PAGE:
Other epidemics of EHF have happened from time to time in different parts of Africa. Cases of the disease were also detected in travelers to other countries, though they never triggered epidemics in those places they visited. Or there were laboratory accidents and/or cases of Ebola infection in animals and not people without an actual epidemic. One such incident was that of an outbreak of Ebola infections in research monkeys in Reston, Virginia. In 1989, macaque monkeys brought to Virginia for medical research tested positive for Ebola after exhibiting signs and symptoms of the infection, with many of them dying. Several of the handlers also tested positive for the virus, but it was not the same Ebola virus that caused the outbreaks 13 years earlier in Zaire. The virus — now known as Ebola Reston — was a form of Ebola that can infect humans but not cause severe disease.

In 2014, an outbreak of Ebola centered around Guinea, Liberia and Sierra Leone in West Africa caused about 30,000 cases and 11,300 deaths. To date, it was the biggest outbreak of Ebola in recorded history, with cases traveling out of the area and being detected in 7 other countries in Europe and North America. By 2016, the epidemic was brought under control through international collaboration and delivery of medical supplies and manpower. The overall death rate from this epidemic was lower than that of previous epidemics as healthcare providers improved their treatment methodologies and newer medications and medical technologies were available.

In 2019, the Food and Drug Administration approved an Ebola vaccine for use in people 18 years of age and older who are responding to an epidemic, working in the laboratory with Ebola virus, or healthcare personnel at a facility treating suspected and/or confirmed Ebola patients. The vaccine was the result of decades of research that started almost immediately after the first samples of Ebola Zaire arrived at different laboratories in 1976. One of the field clinical trials was done during the 2014–2016 epidemic in West Africa. According to the Centers for Disease Control and Prevention:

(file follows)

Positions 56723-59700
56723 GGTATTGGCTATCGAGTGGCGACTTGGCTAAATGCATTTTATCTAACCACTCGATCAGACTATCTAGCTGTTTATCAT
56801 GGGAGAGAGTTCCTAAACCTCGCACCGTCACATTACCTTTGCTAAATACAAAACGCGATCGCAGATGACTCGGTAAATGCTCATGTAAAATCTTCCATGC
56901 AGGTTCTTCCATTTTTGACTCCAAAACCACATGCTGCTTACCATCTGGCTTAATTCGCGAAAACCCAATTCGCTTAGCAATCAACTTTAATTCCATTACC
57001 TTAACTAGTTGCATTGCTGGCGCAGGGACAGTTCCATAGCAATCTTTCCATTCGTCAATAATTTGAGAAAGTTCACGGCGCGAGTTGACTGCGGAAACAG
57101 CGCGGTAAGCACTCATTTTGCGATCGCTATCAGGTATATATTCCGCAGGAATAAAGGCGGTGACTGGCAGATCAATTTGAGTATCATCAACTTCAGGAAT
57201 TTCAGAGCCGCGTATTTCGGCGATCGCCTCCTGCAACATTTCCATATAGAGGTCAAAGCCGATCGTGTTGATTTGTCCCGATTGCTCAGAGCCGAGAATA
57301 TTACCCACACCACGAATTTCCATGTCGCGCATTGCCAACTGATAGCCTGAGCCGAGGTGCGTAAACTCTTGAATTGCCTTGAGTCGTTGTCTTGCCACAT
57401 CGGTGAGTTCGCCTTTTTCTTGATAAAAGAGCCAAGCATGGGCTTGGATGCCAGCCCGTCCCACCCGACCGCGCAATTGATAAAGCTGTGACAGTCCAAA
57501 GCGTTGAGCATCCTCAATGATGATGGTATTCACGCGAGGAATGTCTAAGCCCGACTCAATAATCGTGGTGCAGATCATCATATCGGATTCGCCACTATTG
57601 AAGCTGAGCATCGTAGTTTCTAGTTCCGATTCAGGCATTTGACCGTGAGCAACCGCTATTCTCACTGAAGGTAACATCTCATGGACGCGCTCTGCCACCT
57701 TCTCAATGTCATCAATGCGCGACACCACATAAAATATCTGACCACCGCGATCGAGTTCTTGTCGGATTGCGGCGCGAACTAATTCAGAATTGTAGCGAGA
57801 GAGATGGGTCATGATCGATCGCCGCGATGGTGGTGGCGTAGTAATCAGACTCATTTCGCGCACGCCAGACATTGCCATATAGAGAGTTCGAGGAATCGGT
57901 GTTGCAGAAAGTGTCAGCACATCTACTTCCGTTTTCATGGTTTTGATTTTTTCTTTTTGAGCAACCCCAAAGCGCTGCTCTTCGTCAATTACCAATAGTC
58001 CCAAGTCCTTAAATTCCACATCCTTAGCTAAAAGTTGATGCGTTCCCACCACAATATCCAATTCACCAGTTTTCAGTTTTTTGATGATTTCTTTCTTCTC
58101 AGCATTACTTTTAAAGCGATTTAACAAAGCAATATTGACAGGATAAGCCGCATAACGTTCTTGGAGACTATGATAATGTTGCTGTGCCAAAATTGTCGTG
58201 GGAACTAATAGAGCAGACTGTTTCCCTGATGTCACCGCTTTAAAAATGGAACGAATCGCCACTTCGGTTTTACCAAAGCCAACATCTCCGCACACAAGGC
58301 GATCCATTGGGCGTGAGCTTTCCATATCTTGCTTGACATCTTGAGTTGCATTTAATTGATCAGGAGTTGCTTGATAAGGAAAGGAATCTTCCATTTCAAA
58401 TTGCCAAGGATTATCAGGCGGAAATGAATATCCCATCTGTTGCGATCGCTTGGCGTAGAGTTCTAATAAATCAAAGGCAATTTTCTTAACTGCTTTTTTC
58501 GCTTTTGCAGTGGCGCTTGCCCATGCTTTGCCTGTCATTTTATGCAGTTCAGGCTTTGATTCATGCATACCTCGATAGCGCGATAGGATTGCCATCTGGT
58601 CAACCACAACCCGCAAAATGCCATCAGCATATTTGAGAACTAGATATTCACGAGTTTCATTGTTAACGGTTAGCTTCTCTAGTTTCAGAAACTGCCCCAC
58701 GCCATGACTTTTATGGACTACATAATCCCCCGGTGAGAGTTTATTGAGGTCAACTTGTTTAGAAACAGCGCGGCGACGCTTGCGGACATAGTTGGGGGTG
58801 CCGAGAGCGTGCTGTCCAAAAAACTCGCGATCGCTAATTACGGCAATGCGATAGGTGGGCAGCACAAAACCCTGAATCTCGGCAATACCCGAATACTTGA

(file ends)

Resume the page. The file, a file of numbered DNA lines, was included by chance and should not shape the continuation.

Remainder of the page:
“Clinical efficacy of the vaccine was supported by a randomized cluster (ring) vaccination study during the 2014–2016 outbreak in Guinea. In this study, 3,775 people in close contact with diagnosed EVD cases (contacts) and their close contacts (contacts of contacts) received immediate vaccination. No one who was vaccinated immediately developed EVD 10 or more days after vaccination.”

Sources

History of Ebola Virus Disease, Centers for Disease Control and Prevention: https://www.cdc.gov/vhf/ebola/history/summaries.html

25 years ago in Virginia, a very different Ebola outbreak, CBS News: https://www.cbsnews.com/news/25-years-ago-in-virginia-a-very-different-ebola-outbreak/ 

2014-2016 Ebola Outbreak in West Africa, Centers for Disease Control and Prevention: https://www.cdc.gov/vhf/ebola/history/2014-2016-outbreak/index.html 

Author: René F. Najera, DrPH

I am the editor of the History of Vaccines site, an online project by the College of Physicians of Philadelphia. All opinions expressed on these blog posts are not necessarily those of the College or any of my employers. Check out my professional profile on LinkedIn: https://www.linkedin.com/in/renenajera Feel free to follow me on Twitter: @EpiRen